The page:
One-act play. The play concerns the 120-year-old
Blue Morphan, the last living member of a
once-notorious, now-forgotten band of outlaw brothers.
For the past 20 years, Blue has lived in an abandoned
Chevy in the desert on the outskirts of Azusa,
California, drinking too much, eating only canned food,
and carrying on long discussions with people who aren't
Blue is visited by Willie, a strange
bald man with a black hand burnt into his pate who tells
an incredible story about having traveled two galaxies
in search of Blue. For the first time in decades, Blue's
credulity is tested: it seems Willie belongs to a race
of genetically enhanced Madrills, "fierce baboons that
were forced into human form by the magicians of Nogo."
These magicians then enslaved the evolved primates,
forcing them to labor in Nogoland's diamond mines.
Like so many other aliens, Willie has
powers far beyond those of mortal men. However, his
advanced mind is restrained by the ominous "unseen
hand." Whenever Willie dares to think thoughts that
transcend those of his magician masters, he feels a
mind-numbing, thought-befuddling pain.
It happens that only Blue, with
the help of his deceased brothers, Cisco and Sycamore,
can lead Willie and his people in their revolt against
their captors. Willie then performs a strange
ritualistic chant and dance that pull first Cisco and
then Sycamore back from the dead.
Cisco is more than happy to join
Willie's crusade, but Sycamore has other plans. He wants
to reorganize the gang and continue the spree
interrupted by their untimely deaths a century before.
The plot's complications continue in this vein: the
Morphans do manage to help Willie, though hardly in the
manner any of them would have expected.
La Mama ETC, New York, December 26, 1969. Directed by
Jeff Bleckner with Lee Kissman and Beeson Carroll.
Revived: Astor Place Theater, NY,
April 1, 1970.
Perry Street Theater, 1977
LaMama, January 1982
First London production: Theatre
Upstairs, Royal Court, March 12, 1973. Directed by Jim
Double bill of "The Unseen
Hand and "Forensic and the Navigators reviewed by
Clive Barnes, NY Times, 4/02/70:
Despite my worst instincts, I cannot prevent myself
from mildly loving the plays of Sam Shepard. He is so
sweetly unserious about his plays, and so desperately
serious, about what he is saying. Mr. Shepard is perhaps
the first person to write good disposable plays. He may
well do down in history as the man who became to drama
what Kleenex was to the handkerchief. And just like
Kleenex, he may well overcome...
In the intermission between the plays, one was able to
wander into the theater's spacious foyer, where a rock
combo was playing with unabated enthusiasm. I was told
that Mr. Shepard was on drums, and I thought he was
Mr. Shepard is an easy playwright to act. He has a sure
touch for the way people talk, and although his
explosions of conversation - hand grenades thrown at an
uneasy consciousness - may seem to have only a marginal
relevance to the matter no longer in hand, each splutter
of awareness has its own strict and effective
conversational rules. Dialogue in Mr. Shepard follows
along the lines of the Mad Hatter's Tea Party. I find
myself wondering whether this altogether bad. At least
he leaves a taste in the soul, disenchanted and
Jeff Bleckner's staging,
happily and easily conversational, with scenes more
overheard than witnessed, effortlessly matches the
fugitive mood of Mr. Shepard's worried and disposable
I enjoyed this double bill. I enjoyed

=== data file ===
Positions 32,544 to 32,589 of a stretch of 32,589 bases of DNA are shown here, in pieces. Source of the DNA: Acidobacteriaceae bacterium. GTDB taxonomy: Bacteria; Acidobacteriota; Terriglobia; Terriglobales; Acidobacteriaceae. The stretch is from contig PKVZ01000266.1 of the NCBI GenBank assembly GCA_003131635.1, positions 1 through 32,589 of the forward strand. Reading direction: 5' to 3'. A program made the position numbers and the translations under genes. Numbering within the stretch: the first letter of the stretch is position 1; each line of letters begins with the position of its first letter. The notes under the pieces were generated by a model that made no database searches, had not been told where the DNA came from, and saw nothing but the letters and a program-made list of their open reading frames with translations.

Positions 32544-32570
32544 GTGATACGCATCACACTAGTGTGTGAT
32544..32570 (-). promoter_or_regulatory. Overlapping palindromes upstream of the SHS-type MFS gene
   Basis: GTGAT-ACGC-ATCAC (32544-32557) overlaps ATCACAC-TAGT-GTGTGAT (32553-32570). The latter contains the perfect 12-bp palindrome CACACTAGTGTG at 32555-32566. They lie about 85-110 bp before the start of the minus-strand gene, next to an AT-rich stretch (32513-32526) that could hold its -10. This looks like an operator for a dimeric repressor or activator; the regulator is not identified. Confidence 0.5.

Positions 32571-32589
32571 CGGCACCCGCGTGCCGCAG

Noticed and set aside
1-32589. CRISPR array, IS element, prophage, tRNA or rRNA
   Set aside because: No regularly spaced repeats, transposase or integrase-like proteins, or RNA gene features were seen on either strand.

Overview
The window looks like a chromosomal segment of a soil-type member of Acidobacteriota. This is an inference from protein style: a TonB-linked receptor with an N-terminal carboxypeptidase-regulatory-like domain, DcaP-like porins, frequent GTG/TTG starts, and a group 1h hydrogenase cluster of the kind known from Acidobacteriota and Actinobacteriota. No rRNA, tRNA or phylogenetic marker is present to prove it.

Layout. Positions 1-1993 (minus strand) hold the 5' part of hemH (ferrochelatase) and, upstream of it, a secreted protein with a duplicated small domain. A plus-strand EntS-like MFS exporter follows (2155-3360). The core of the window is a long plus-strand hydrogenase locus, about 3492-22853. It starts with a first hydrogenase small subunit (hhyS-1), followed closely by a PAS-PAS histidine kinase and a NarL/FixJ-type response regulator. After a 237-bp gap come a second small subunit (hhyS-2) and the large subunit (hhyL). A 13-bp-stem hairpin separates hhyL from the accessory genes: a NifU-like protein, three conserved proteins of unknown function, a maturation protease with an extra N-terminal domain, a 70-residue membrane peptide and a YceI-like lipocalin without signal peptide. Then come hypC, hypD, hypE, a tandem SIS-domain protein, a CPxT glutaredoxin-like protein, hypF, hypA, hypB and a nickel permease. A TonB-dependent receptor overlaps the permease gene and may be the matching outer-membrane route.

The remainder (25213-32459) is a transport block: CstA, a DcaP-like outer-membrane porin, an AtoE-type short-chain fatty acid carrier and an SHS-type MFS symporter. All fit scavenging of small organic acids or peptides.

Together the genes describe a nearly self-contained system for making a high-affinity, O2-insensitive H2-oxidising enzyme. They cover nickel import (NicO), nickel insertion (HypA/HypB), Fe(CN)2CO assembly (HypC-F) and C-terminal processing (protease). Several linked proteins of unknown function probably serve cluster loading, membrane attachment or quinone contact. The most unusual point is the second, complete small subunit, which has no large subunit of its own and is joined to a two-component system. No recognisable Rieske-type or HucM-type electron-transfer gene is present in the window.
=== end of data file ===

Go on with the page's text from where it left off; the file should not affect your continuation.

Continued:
the corny jokes, the ridiculous ideas... Would you like
it? Try it and see. It certainly isn't "Hamlet".
La Mama 1982 performance reviewed by Mel Gussow, NY
''The Unseen Hand,'' first staged at La Mama in
1969, is from the same period as the author's
full-length ''Operation Sidewinder,'' seen at Lincoln
Center. It lasts about one hour, and there is barely an
ounce of ennui in this time warp. ''The Unseen Hand'' is
a sixpack of vintage Shepard...
play is not really extraterrestrial. It is about the
depressive state right here on earth, on the loss of
innocence and individuality and other matters that have
troubled Mr. Shepard since he first began his folklorist
investigation of the decline of the American West (and
East)The Morphan brothers are outlaws as heroes. For all
their shooting and shouting, they are bonded together in
a love of the pioneer spirit...
Tony Barsha's production is just the right blend of
seediness and spontaneity. Dorian Vernacchio's set could
have been transported, intact, from an automobile
graveyard. Deirdre O'Connell and David Watkins,
representing space-age future and punk present, are
craftily in character. Mr. Brody and Mr. Hadler are so
authentic that they look as if they hiked over the
January 1989, reviewed by John Helbig, Chicago Reader:
For "disposable drama," which is what Clive Barnes
called Sam Shepard's plays in 1970, "The Unseen Hand"
holds up remarkably well. Written more than 20 years
ago, Shepard's comic science-fiction allegory resonates
with a power and wisdom you would hardly think possible
in a work this silly. There just aren't that many plays
about 120-year-old loners, resurrected Wild West
outlaws, and aliens from other planets that also deal
successfully with issues of free will and
self-limitation. And this one does so in such an easy,
unpretentious way that if you don't bother to reflect on
it, you might think - as Clive Barnes thought - that
you've just seen a crazy, somewhat incoherent, but
diverting little comedy.
|The Unseen Hand and Other Plays. Indianapolis:
Urizen Books, NY 1981.
Applause Theatre Book Publishers, NY, 1981.
Continuum, NY, 1983.
Bantam, Toronto & NY, 1986.
Vintage Books, NY, 1996.
The Off-Off-Broadway Book, Bobbs-Merrill, Indianapolis,
Action and The Unseen Hand: Two Plays, Faber and
Faber, London, 1975
15 One-act Plays, Vintage, 2012